Becoming Earthly - arts & ecology sessions for artists online, The Barn

  • Aberdeenshire
  • crafts, combined arts, dance, film, interdisciplinary arts, literature, museums, photography, music, theatre, visual arts
  • Simone Stewart


The Barn is inviting applications from artists working across all media who wish to participate in an experimental learning space, a thought experiment of sorts. We are interested in practitioners who are open to the challenge that influential anthropologist and political philosopher Bruno Latour presents in becoming earthly.

It is not necessary to have prior experience of ecology, but essential to be curious about exploring new forms of work through dialogue. We want to encourage applications across all the arts and are particularly keen to encourage those artists working in theatre, dance, performance and new media. We will consider applications from collectives and ensembles, as well as individuals. While we cannot support artists financially, our aim is to create the conditions to open up new innovative forms of practice that respond imaginatively to the challenges we now face.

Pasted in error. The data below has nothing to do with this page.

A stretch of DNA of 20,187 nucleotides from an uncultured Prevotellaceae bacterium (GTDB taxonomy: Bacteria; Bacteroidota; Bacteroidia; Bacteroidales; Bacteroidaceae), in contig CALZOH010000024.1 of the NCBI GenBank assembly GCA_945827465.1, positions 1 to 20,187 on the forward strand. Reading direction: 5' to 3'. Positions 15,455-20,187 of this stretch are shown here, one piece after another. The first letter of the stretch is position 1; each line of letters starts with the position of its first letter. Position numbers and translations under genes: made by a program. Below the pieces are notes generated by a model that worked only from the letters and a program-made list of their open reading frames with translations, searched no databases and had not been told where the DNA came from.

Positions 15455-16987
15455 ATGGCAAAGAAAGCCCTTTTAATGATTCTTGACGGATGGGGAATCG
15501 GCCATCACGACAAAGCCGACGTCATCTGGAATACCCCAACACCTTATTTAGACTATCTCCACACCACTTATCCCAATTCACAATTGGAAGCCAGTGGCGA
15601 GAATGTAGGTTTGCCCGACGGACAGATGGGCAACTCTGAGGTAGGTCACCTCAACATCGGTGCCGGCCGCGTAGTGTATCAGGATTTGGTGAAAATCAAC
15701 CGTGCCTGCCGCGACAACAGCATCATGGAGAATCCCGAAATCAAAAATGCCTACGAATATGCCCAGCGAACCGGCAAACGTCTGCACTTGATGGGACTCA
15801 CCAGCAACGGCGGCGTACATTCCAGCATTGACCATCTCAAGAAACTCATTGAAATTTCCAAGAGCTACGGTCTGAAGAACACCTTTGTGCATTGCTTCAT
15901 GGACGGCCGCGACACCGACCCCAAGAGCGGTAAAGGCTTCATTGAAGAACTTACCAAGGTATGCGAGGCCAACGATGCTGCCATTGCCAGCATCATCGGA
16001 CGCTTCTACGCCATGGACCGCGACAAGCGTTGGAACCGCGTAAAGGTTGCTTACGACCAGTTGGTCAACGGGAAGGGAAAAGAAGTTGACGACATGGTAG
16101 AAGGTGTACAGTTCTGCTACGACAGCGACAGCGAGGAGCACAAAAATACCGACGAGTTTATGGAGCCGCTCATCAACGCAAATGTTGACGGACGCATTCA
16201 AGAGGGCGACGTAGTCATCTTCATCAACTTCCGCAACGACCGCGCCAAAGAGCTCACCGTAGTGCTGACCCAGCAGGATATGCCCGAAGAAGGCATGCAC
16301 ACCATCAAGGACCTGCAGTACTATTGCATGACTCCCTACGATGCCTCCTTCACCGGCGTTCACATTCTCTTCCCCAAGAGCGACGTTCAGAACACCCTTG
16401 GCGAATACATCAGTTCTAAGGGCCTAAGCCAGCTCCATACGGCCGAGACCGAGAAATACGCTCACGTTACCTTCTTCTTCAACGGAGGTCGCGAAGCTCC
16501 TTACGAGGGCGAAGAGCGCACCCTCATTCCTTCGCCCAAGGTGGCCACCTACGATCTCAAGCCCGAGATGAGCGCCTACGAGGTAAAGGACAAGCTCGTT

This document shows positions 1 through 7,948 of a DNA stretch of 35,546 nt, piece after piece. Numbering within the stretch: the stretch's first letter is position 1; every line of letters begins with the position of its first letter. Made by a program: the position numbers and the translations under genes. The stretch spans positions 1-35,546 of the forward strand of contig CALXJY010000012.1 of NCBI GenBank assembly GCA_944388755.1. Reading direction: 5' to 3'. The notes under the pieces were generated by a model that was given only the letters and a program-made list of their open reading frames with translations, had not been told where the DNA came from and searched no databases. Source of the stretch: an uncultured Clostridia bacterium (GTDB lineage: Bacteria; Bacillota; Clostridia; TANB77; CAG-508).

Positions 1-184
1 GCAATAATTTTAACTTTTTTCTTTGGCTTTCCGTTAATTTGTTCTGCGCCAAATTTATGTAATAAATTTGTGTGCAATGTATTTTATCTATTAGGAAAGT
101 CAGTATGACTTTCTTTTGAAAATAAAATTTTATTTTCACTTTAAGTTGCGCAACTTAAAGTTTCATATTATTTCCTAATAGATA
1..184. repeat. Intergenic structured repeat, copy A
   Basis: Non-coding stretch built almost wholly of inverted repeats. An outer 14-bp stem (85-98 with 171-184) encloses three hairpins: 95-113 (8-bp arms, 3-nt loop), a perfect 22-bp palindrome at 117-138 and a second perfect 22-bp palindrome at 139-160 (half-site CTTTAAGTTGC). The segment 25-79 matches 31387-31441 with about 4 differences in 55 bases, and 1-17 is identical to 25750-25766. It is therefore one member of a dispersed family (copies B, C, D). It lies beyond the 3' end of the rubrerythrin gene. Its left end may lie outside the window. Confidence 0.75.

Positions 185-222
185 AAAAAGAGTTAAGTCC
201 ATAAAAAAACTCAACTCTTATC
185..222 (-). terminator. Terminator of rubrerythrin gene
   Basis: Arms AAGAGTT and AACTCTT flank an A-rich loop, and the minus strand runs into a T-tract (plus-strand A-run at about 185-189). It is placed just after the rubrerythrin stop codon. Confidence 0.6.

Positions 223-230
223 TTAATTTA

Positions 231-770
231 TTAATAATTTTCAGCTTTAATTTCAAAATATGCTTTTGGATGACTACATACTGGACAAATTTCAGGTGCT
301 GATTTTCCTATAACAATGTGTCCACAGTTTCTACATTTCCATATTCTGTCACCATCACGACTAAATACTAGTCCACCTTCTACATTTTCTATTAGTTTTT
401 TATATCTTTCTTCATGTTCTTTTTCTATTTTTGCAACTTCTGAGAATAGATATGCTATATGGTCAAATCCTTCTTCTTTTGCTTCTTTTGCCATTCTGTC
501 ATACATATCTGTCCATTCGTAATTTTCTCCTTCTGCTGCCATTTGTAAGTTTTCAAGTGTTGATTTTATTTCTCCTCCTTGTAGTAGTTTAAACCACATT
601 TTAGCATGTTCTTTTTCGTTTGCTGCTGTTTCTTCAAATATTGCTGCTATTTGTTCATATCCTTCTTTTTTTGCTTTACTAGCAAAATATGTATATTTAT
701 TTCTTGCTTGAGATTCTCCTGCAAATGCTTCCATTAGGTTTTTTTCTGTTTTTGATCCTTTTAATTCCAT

'Becoming Earthly' has been conceived as a process of thinking through doing, informed by many years of hands-on interventions at the Barn. The process is in itself ecological rather than outcome driven. It will consist of six sessions, 2 hours in length, delivered via Zoom. Four sessions will be hosted by different thought leaders including internationally renowned artist John Newling, artist researcher Wallace Heim, philosopher Johan Siebers and anthropologist and feldenkrais practitioner Paolo Maccagno.

The Barn has conceived the 'Becoming Earthly' sessions around the thematic juxtapositions of doubt and pleasure, lament and improvisation, shame and play as provocations or openings into possible connections between ecology and art. These themes lend themselves to performative explorations raising questions such as; What does it mean to perceive our condition as a fragile, temporary state of being, wholly dependent upon the natural systems that surround us? How can these pairings help us to explore the paradigm of ecology not just on the level of concept and structures but though the aesthetic and bodily plains of feelings and perceptions? Find out more: